National Institute on the Prosecution of Domestic Violence - II

March 22 - 25, 2011

The National Institute on the Prosecution of Domestic Violence II (NIPDV II) was a three and one-half day advanced training course designed for prosecutors who have previously attended the original National Institute on the Prosecution of Domestic Violence (NIPDV I). NIPDV II built on the trial advocacy skills and concepts developed during NIPDV I and integrated emerging legal issues and nuanced challenges, such as offenders’ use of technology in stalking cases, that front line prosecutors face. This advanced course was designed to simulate an intensive, felony-level domestic violence caseload. Throughout the week, participants managed several cases from initial evaluation through trial and sentencing by prioritizing resources; analyzing charging decisions; overcoming complex defense tactics; effectively using medical and psychological expert consultants; communicating with the media; and addressing ethical considerations.??NIPDV II utilized a highly interactive team format to engage and challenge prosecutors from across the country by exposing them to the expertise of our distinguished faculty and encouraging them to learn from each other’s collective experience. The mock case files the participants used were based on actual domestic violence cases and were designed to encourage participants to confront and overcome increasingly difficult challenges. NIPDV II participants were expected to make hard decisions, with limited resources, that guide the pretrial investigation and preparation of their cases. The decisions participants and teams made during each exercise determined what evidence is available to them, affected their ability to make informed and appropriate charging and trial decisions, and ultimately impacted their ability to hold offenders accountable and keep victims and communities safe. Participants left NIPDV II prepared to implement thorough case evaluation and preparation techniques and innovative trial strategies to achieve justice in domestic violence cases.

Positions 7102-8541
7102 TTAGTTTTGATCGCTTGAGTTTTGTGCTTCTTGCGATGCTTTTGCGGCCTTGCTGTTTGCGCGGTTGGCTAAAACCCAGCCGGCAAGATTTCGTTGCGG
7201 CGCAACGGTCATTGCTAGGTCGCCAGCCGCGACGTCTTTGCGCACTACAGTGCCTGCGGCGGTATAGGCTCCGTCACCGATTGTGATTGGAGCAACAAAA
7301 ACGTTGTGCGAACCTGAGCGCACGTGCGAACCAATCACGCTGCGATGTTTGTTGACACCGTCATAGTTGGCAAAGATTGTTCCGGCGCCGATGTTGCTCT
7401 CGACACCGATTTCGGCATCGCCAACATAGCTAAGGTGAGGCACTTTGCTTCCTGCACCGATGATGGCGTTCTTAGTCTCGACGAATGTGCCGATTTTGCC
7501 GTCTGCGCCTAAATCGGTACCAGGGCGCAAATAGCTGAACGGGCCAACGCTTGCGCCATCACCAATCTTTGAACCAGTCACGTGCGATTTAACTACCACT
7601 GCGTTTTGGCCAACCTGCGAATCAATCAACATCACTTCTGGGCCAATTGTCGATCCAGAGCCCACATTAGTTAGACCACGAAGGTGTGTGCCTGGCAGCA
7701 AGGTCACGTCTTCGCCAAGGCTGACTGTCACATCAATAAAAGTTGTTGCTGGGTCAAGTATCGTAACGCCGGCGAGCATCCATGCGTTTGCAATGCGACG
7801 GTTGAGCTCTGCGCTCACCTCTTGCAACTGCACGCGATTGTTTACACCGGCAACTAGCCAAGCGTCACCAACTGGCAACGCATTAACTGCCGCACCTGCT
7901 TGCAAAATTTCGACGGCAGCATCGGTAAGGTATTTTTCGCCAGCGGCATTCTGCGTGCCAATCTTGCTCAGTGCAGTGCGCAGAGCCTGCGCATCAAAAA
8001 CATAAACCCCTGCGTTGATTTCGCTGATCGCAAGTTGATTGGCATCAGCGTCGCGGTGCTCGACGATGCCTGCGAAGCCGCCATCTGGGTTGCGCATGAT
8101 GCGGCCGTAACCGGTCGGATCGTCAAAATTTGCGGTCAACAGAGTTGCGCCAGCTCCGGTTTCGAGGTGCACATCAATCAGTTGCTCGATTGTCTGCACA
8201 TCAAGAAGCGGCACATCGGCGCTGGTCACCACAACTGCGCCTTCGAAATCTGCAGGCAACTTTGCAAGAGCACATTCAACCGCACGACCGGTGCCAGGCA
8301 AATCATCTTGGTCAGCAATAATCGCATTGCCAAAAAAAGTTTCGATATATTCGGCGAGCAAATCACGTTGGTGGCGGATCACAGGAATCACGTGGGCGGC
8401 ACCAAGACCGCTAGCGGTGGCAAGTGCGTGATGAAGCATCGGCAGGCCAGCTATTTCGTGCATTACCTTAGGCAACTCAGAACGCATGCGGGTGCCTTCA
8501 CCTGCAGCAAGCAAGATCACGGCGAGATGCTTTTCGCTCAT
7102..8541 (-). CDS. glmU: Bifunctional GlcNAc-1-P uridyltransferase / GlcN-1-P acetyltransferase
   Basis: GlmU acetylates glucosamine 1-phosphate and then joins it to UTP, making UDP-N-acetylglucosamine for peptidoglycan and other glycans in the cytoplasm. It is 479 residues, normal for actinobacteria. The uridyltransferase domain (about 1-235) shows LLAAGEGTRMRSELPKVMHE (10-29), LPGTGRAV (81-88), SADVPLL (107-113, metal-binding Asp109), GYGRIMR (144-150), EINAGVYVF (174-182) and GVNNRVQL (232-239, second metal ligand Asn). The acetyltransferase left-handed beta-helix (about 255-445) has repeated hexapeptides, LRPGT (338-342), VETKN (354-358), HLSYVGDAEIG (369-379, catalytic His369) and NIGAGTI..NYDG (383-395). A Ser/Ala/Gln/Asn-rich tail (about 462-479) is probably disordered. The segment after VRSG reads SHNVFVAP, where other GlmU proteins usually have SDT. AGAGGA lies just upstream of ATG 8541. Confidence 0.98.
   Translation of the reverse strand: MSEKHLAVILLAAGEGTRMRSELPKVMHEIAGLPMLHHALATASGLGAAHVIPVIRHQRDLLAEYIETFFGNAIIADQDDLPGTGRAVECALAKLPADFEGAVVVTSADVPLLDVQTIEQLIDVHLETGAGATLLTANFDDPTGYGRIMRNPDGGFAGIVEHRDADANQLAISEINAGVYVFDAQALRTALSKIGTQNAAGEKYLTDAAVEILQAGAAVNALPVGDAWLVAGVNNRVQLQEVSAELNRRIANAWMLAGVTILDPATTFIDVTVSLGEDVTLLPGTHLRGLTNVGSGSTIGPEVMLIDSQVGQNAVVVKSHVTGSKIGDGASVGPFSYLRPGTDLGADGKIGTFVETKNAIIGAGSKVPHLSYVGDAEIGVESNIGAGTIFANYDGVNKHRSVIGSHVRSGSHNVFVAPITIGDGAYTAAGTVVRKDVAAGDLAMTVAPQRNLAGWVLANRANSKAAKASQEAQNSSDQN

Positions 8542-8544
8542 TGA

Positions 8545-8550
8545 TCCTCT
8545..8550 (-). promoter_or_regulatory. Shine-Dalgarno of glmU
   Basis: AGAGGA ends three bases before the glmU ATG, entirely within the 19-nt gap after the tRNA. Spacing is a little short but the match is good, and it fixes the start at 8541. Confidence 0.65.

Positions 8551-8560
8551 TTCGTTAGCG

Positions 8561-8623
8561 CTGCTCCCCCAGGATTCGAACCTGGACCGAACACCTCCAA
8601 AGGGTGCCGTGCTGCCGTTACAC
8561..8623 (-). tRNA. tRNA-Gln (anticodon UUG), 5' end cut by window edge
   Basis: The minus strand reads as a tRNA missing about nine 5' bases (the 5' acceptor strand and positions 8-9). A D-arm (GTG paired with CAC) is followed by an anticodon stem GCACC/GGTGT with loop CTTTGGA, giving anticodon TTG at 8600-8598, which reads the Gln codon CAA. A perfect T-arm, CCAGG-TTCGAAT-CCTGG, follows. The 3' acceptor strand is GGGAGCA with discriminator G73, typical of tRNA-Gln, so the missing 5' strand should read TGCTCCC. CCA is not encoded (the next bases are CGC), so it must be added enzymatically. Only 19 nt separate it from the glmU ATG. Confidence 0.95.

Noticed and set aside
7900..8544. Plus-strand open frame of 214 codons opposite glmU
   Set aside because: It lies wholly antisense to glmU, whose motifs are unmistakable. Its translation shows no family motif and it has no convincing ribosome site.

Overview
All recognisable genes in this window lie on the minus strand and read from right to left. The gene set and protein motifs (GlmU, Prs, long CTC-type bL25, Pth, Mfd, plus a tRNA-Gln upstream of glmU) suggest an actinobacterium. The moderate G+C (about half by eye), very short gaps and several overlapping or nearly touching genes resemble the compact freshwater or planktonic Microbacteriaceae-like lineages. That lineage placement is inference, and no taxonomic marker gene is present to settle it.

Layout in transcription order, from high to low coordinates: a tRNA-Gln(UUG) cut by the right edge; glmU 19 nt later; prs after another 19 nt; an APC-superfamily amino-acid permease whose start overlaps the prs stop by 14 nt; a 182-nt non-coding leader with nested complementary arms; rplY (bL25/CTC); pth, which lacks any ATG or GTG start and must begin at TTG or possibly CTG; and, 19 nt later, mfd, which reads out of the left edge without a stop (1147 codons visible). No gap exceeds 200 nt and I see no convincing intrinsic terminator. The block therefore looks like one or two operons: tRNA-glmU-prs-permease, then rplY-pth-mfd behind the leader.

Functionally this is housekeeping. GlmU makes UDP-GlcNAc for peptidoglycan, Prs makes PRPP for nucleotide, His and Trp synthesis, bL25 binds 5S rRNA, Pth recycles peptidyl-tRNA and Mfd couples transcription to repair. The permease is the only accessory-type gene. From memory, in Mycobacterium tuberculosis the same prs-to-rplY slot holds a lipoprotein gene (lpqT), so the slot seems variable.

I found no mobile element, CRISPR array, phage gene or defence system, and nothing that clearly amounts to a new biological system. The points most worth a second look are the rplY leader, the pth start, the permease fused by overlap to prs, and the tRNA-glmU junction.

The Conference took place at the Center for Education on Violence Against Women in Washington, DC. 16 prosecutors from across the country were present, and qualified for approximately twenty (20) continuing legal education credit hours. Participant comments collected from evaluations included:

  • I thought each of the topics was helpful and informative. I thought the faculty was very knowledgeable on each of the topics. Table facilitators were also very helpful.
  • The practical knowledge and skills will be immediately applied upon returning to my jurisdiction. Additionally, trainings such as this one re-energize prosecutor’s who may often suffer from burn out due to the subject matter we prosecute.
  • This was a very inclusive conference from beginning to end, including unexpected turns and complications. Ethics program on pre-trial publicity very well presented and thought provoking. Excellent conference-one of, if not the best, I have attended.

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